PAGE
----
Branchiobdellids (Annelida: Clitellata) from some Eastern North American caves, with descriptions of new species of the Genus Cambarincola., 1973, Holt Perry C.
Branchiobdellids are found as epizoites on crustaceans of the orders Isopoda and Decapoda (cambarine crayfishes) in caves of eastern North America. Species that may be considered as troglobites, since they are not known from epigean waters, appear to be confirmed to truly troglobitic isopods and possibly a few troglobitic crayfishes from Florida and the Tennessee-Kentucky Highland Rim cave belt. The majority of the records of branchiobdellids from caves are of representatives of common epigean forms epizootic un crayfishes. Cross-referenced lists of branchiobdellids, their hosts and cave localities are presented. Some of the new species described are apparently troglobitic or troglophilic, but they present no consistent phylogenetic or geographical pattern and separate origins for them from primitive stocks of the genus Cambarincola are postulated.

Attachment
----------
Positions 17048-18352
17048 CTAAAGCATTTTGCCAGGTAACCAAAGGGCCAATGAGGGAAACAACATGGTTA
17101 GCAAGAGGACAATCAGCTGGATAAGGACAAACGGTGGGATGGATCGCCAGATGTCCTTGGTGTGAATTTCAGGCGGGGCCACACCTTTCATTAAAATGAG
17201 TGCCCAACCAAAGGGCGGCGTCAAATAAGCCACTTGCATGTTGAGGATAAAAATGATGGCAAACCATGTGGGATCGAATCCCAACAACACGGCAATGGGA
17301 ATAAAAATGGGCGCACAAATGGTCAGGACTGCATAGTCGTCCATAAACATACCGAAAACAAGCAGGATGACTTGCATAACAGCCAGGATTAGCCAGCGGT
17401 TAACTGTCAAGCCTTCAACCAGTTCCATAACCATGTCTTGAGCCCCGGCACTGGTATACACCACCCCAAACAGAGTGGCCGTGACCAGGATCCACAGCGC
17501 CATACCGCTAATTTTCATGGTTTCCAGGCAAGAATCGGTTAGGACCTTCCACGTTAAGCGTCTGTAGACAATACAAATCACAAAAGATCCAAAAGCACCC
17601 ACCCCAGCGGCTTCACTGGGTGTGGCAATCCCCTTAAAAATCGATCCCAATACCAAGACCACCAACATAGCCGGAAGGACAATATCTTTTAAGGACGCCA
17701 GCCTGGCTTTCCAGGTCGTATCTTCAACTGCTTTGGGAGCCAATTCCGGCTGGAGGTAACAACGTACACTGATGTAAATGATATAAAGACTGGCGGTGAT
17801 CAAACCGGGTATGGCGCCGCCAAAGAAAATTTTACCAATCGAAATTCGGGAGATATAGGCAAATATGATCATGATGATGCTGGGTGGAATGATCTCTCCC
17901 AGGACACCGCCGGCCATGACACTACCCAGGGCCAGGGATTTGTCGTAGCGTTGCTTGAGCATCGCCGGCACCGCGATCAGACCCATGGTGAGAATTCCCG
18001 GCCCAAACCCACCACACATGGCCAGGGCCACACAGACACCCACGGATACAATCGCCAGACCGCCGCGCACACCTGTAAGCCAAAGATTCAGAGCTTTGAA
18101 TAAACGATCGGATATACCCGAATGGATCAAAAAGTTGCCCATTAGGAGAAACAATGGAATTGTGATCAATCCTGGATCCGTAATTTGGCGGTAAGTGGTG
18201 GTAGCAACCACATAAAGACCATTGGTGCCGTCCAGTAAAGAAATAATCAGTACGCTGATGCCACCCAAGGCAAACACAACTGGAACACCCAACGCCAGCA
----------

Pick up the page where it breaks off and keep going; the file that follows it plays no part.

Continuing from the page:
Temperate preference responses of some aquatic, cave-adapted Crustaceans from Central Texas and Northeastern Mexico., 1973, Elliot William R. , W. Mitchell Robert
The temperature preference responses of five species of troglobite crustaceans were studied in a 15-30C gradient. Stygonectes hadenoecus, S. russelli and Asellus reddelli had no discernible temperature preferenda. Speocirolana bolivari had a weak preference for 20-30C. Cirolanides texensis had a pronounced preference for 20-30C, temperatures much warmer than that of its habitat. The lack of temperature preferenda in three species agrees with the hypothesis that imprisoned troglobites tend to lose responses to those environmental variables which are constant in caves. S. bolivari may retain its temperature selectivity because of a slow rate of cave-adaptation. It is hypothised that C. texensis is recently descended from a tropical, epigean, freshwater ancestor.